Conversely, was there anything you wanted to get in the book but weren’t able to due to space constraints?
Too many things to name.
Do you have a particular favorite character or period in this book? It’s natural for cartoonists to be skeptical but I was wondering if there was anyone you felt was worth their reputation?
I enjoyed dusting off my Nixon. It had been a while. But he doesn’t get much play here. Of the truly great, I’d have to put Gandhi at the top. The anti-slavery activist Granville Sharp was pretty amazing too. But I also like drawing characters with mixed motivations. Here Napoleon comes to mind. It was never hard drawing a panel with Napoleon in it! And Bolívar.
Now that you’ve finished this immense project, what are you doing for an encore? More history books?
Right now I’m trying to figure out how to spend the rest of my life, and working on The Cartoon Guide to Calculus during the breaks.
Does history present different sorts of challenges as opposed to doing a book on calculus or science? Are there different sorts of things you have to keep in mind depending upon what sort of nonfiction subject you’re tackling?
Sure, there are differences. History comes naturally, because it’s mostly stories. In science, the material has to made “storylike.” In mathematics, as I’m discovering now, it’s especially challenging because there’s not much you can make into a character. At least in chemistry there are atoms and molecules! In math, there are mostly formulas and diagrams.
On the other hand, there are similarities too. I’m always trying to make everything as clear as possible.
What kind of reaction has your History series gotten outside of the comics world? Have librarians or teachers noticed it at all? What about historians? Or the general, noncomics reading public?
Very positive. As a matter of fact, there’s a new school of history called Big History or New World History, some of whose practitioners hark back to the Cartoon History of the Universe as inspiration. As one history professor wrote (by email, today, in fact!), “you understood early that world history needs to start with the Big Bang.” On my web site, you can find a partial list of academic institutions that have used my books. As for reactions from the public, it’s hard to say whether any given fan reads other comics or not. I do know that some readers weren’t comics fans originally, like, um, Jackie O, my editor at Doubleday.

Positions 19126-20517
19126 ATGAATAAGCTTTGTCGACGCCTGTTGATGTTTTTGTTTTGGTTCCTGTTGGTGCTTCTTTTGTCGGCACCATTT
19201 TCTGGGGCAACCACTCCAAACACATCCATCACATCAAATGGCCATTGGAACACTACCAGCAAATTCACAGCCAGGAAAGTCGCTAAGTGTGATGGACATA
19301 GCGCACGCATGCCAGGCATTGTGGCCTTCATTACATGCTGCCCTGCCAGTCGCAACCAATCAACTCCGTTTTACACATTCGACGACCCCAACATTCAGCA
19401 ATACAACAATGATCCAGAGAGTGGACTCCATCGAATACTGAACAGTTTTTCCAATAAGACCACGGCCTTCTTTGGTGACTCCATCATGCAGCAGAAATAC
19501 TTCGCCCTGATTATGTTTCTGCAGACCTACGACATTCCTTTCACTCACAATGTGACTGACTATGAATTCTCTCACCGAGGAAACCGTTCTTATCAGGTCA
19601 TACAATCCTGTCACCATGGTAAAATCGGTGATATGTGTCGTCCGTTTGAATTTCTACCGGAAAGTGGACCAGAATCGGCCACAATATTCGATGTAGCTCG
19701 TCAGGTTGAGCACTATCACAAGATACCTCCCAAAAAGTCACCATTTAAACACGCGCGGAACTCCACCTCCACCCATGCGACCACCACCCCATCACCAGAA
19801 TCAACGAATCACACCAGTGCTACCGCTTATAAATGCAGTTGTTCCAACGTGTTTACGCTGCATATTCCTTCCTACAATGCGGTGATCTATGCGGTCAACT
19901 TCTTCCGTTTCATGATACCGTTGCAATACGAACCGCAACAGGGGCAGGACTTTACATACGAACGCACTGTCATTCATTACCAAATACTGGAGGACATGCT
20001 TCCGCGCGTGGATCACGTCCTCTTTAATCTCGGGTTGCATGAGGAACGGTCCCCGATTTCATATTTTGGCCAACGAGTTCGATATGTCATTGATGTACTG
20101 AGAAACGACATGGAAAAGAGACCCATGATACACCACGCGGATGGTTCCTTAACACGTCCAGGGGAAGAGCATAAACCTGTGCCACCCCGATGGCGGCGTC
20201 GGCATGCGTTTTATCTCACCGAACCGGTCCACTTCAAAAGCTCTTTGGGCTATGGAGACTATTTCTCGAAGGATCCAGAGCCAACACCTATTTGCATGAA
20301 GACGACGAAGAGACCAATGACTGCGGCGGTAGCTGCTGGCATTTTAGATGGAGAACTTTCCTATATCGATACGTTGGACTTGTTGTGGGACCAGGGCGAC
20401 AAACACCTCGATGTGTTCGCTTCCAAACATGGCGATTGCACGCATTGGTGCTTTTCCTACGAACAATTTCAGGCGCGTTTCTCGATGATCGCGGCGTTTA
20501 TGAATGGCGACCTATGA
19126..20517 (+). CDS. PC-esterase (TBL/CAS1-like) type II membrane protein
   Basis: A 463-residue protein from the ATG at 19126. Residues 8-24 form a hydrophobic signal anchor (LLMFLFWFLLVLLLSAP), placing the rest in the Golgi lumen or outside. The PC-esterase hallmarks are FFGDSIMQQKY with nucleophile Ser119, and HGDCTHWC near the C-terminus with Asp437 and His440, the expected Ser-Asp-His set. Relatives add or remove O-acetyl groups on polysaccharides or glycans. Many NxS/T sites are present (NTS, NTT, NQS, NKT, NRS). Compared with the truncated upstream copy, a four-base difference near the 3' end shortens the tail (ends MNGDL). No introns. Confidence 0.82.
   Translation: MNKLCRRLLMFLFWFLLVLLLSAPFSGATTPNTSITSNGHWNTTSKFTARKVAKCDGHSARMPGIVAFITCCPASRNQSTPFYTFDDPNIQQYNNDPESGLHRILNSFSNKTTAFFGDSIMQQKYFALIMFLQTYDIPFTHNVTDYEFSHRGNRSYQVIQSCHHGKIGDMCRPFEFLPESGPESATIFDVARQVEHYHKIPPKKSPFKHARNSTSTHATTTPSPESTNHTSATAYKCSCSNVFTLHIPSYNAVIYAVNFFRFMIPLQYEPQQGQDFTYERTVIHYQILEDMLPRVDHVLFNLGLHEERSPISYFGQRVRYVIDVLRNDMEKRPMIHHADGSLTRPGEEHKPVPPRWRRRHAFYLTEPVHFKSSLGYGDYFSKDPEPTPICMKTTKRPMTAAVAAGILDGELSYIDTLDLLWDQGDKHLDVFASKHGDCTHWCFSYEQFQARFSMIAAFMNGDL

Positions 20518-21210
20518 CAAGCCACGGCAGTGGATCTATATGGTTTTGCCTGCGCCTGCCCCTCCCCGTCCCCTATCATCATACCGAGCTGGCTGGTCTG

When you started out doing this, no one was tackling nonfiction, let alone history, in comics. Now it seems like every publisher under the sun is coming out with a graphic novel biography or “how to” guide of some sort. What do you make of this surge of interest in these types of comics? Do you see your influence in any of them?
When Doubleday was considering whether to publish the first Cartoon History of the Universe collection back in about 1988, the sales department was extremely skeptical. Since then, I guess the industry has decided the medium has some potential! I don’t know if my precise style is influencing many other cartoonists, but nonfiction comics do seem to be shouldering their way onto the shelf.
As an addendum to that, do you still get people who find your work a novelty (“gawsh, a comic that isn’t about superheroes”) or do you think we’re finally past the whole “Comics as legitimate tool? Who’d have thought” phase?
Yes, there are still people like that. The reaction that always galls me is “These are great! why haven’t I ever heard of you?!” Of course, it’s a thrill to be admired, but I can’t help feeling that there’s something about my particular approach that bypasses those Serious Commentators who want their Literature Serious, even Morbidly Serious. Let’s be frank. Why isn’t somebody at, say, the New York Times saying, “This is one of the greatest accomplishments in the history of comics”? Because (he said modestly) isn’t it?